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Nikole Hannah-Jones: Westchester County Could Lose Millions for Fair Housing Failures

March 29, 2013

County officials have one month to produce a plan that would end income-based discrimination and exclusionary zoning.

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Image from Flickr via tvol

By Nikole Hannah-Jones
By arrangement with ProPublica

After more than three years of clashing with the federal government, Westchester County may finally have to pay a price for its failures to comply with a residential desegregation court order: $7.4 million.

The U.S. Department of Housing and Urban Development sent County Executive Rob Astorino notice this week that he has one month to come up with a plan to comply with three major requirements of a settlement reached in 2009 or Westchester will permanently lose millions in grants from the Housing and Urban Development agency in Washington. Those requirements involve both a ban on discrimination based on income and ending exclusionary zoning.

“In light of the fact that the County has been on notice about these deficiencies for years, HUD cannot at this point simply accept general promises of future performance…”

“In light of the fact that the County has been on notice about these deficiencies for years, HUD cannot at this point simply accept general promises of future performance,” Vincent Hom, a regional HUD administrator, wrote in a letter to Astorino. He said that the “County’s conduct has left us with no choice but to initiate this action.”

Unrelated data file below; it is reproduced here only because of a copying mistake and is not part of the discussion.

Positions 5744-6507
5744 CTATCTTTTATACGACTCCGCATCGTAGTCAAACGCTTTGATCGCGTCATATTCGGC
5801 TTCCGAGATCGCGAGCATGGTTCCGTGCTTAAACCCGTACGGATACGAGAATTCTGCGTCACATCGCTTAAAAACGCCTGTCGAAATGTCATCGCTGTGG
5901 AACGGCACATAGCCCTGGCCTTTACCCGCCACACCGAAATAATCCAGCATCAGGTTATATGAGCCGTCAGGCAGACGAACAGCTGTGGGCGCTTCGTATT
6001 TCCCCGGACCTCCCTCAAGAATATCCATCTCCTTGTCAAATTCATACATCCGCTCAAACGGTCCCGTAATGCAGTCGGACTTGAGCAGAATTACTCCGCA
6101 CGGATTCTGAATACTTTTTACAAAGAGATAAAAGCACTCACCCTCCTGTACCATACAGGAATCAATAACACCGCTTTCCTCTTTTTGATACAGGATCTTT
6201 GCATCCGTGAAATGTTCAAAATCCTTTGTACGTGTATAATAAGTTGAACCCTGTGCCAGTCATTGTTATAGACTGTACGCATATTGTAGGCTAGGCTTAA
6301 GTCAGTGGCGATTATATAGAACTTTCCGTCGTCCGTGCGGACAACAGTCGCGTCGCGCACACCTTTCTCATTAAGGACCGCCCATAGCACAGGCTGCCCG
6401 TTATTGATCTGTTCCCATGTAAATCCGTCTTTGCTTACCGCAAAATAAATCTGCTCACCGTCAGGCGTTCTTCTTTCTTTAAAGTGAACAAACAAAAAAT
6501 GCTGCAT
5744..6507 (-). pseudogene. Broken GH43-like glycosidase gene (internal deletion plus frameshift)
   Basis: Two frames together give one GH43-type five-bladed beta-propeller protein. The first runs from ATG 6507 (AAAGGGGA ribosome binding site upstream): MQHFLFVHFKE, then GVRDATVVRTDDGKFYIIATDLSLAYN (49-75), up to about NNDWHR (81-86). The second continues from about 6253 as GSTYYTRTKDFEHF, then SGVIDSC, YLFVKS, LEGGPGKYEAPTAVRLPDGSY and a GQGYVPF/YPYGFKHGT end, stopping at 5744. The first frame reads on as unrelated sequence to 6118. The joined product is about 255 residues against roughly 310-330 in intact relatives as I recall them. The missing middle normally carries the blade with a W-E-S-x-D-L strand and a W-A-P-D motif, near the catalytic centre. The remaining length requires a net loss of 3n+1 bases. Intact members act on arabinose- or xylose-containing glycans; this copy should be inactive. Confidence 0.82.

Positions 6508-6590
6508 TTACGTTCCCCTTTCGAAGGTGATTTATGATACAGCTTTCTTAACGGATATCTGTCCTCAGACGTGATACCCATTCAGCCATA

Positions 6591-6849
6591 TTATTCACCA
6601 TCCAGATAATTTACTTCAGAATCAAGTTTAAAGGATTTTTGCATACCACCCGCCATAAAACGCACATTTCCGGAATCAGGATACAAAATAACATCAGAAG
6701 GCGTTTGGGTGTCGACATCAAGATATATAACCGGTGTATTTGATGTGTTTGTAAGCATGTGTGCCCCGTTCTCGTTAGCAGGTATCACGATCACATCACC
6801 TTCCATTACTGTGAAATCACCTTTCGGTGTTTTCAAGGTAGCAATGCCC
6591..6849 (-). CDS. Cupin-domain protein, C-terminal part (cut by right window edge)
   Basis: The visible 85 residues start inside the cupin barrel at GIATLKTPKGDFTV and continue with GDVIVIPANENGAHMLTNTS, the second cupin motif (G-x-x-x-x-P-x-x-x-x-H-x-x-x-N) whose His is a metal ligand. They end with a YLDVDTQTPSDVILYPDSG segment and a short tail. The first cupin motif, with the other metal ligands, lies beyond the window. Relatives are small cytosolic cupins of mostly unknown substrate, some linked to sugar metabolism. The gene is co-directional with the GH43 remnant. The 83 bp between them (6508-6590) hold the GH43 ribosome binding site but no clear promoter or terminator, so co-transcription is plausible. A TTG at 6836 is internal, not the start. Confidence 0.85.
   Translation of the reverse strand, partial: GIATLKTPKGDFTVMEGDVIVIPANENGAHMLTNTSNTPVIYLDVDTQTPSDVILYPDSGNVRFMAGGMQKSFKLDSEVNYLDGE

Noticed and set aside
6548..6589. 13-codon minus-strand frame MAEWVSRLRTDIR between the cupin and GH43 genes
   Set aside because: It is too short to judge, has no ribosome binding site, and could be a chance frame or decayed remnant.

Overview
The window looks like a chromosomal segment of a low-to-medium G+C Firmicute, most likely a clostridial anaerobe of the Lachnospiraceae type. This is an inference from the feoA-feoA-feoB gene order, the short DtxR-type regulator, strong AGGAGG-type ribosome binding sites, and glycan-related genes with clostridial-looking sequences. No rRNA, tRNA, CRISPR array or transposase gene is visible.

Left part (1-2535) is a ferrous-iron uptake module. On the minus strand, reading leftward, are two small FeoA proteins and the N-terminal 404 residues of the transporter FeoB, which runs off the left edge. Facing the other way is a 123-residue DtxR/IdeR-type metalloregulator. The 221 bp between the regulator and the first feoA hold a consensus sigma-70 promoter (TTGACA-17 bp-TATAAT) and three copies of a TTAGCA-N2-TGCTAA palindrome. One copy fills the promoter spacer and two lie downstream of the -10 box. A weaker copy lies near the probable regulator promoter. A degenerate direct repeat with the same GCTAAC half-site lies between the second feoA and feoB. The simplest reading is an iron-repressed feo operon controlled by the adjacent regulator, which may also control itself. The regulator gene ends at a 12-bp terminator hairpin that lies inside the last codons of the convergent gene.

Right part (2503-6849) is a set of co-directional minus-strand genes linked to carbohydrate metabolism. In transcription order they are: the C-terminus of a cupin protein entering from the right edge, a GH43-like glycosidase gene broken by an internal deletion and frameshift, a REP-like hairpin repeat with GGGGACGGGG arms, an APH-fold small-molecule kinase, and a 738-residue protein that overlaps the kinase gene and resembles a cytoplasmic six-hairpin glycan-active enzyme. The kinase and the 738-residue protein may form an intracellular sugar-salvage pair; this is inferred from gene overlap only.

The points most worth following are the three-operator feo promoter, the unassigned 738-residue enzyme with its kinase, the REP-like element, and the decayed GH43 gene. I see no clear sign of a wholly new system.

The actual stripping of funds—they have been frozen for years—would be an unprecedented move for an agency long criticized for its failures to enforce federal housing law. But Mirza Orriols, acting HUD regional administrator for New York and New Jersey, said the warning about the funding was not the result of HUD being “fed up” with the county’s lack of compliance with a nearly 4-year-old court order. Rather, the agency acted out of concern that it would lose the funds to the U.S. Treasury if they are not spent by September and needs time to reallocate them.

“We’re not in the business of recapturing funds. We are in the business of providing our grantees…the funding to provide services,” Orriols said Wednesday. “We are hoping that we can get all the documents and that funds can be released for Westchester County.”

Critics say the agency’s decision to not pursue a more aggressive remedy—a contempt order that could expose the county to huge financial penalties—is consistent with its long history of inaction around civil rights issues. A federal judge, they note, ruled more than a year ago that the county is in “unambiguous breach” of the settlement meant to end decades of residential segregation in the county.

The landmark settlement was reached after a federal judge ruled that Westchester County defrauded the government when it accepted HUD dollars tied to residential integration but took actions that either ignored racial considerations or directly contributed to segregation.

“None of this has anything to do with enforcing the consent decree,” said Craig Gurian, whose non-profit Anti-Discrimination Center brought the lawsuit that ended in the landmark settlement. “What’s unprecedented is that there is a civil rights federal court order in place and the government is choosing not to enforce it.”